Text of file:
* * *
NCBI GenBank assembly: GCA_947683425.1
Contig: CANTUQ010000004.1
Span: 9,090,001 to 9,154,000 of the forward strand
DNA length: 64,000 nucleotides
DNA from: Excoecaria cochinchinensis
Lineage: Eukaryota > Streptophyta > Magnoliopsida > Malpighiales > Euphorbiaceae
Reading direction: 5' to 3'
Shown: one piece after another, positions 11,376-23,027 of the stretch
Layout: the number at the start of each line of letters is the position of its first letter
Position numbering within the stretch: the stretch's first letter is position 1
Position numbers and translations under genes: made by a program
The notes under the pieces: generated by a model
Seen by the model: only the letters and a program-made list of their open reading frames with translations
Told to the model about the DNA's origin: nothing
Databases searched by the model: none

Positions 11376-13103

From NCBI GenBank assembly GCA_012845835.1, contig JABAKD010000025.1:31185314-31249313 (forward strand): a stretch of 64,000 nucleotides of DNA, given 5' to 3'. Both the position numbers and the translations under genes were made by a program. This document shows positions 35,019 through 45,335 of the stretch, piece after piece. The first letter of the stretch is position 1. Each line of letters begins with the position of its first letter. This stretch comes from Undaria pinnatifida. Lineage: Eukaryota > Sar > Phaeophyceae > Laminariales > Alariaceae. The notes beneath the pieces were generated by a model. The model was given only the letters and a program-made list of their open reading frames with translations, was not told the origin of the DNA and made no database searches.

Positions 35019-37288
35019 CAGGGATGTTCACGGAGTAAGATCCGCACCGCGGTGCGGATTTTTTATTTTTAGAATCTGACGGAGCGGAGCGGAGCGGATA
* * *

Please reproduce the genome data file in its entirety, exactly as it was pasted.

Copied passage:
NCBI GenBank assembly: GCA_947683425.1
Contig: CANTUQ010000004.1
Span: 9,090,001 to 9,154,000 of the forward strand
DNA length: 64,000 nucleotides
DNA from: Excoecaria cochinchinensis
Lineage: Eukaryota > Streptophyta > Magnoliopsida > Malpighiales > Euphorbiaceae
Reading direction: 5' to 3'
Shown: one piece after another, positions 11,376-23,027 of the stretch
Layout: the number at the start of each line of letters is the position of its first letter
Position numbering within the stretch: the stretch's first letter is position 1
Position numbers and translations under genes: made by a program
The notes under the pieces: generated by a model
Seen by the model: only the letters and a program-made list of their open reading frames with translations
Told to the model about the DNA's origin: nothing
Databases searched by the model: none

Positions 11376-13103

From NCBI GenBank assembly GCA_012845835.1, contig JABAKD010000025.1:31185314-31249313 (forward strand): a stretch of 64,000 nucleotides of DNA, given 5' to 3'. Both the position numbers and the translations under genes were made by a program. This document shows positions 35,019 through 45,335 of the stretch, piece after piece. The first letter of the stretch is position 1. Each line of letters begins with the position of its first letter. This stretch comes from Undaria pinnatifida. Lineage: Eukaryota > Sar > Phaeophyceae > Laminariales > Alariaceae. The notes beneath the pieces were generated by a model. The model was given only the letters and a program-made list of their open reading frames with translations, was not told the origin of the DNA and made no database searches.

Positions 35019-37288
35019 CAGGGATGTTCACGGAGTAAGATCCGCACCGCGGTGCGGATTTTTTATTTTTAGAATCTGACGGAGCGGAGCGGAGCGGATA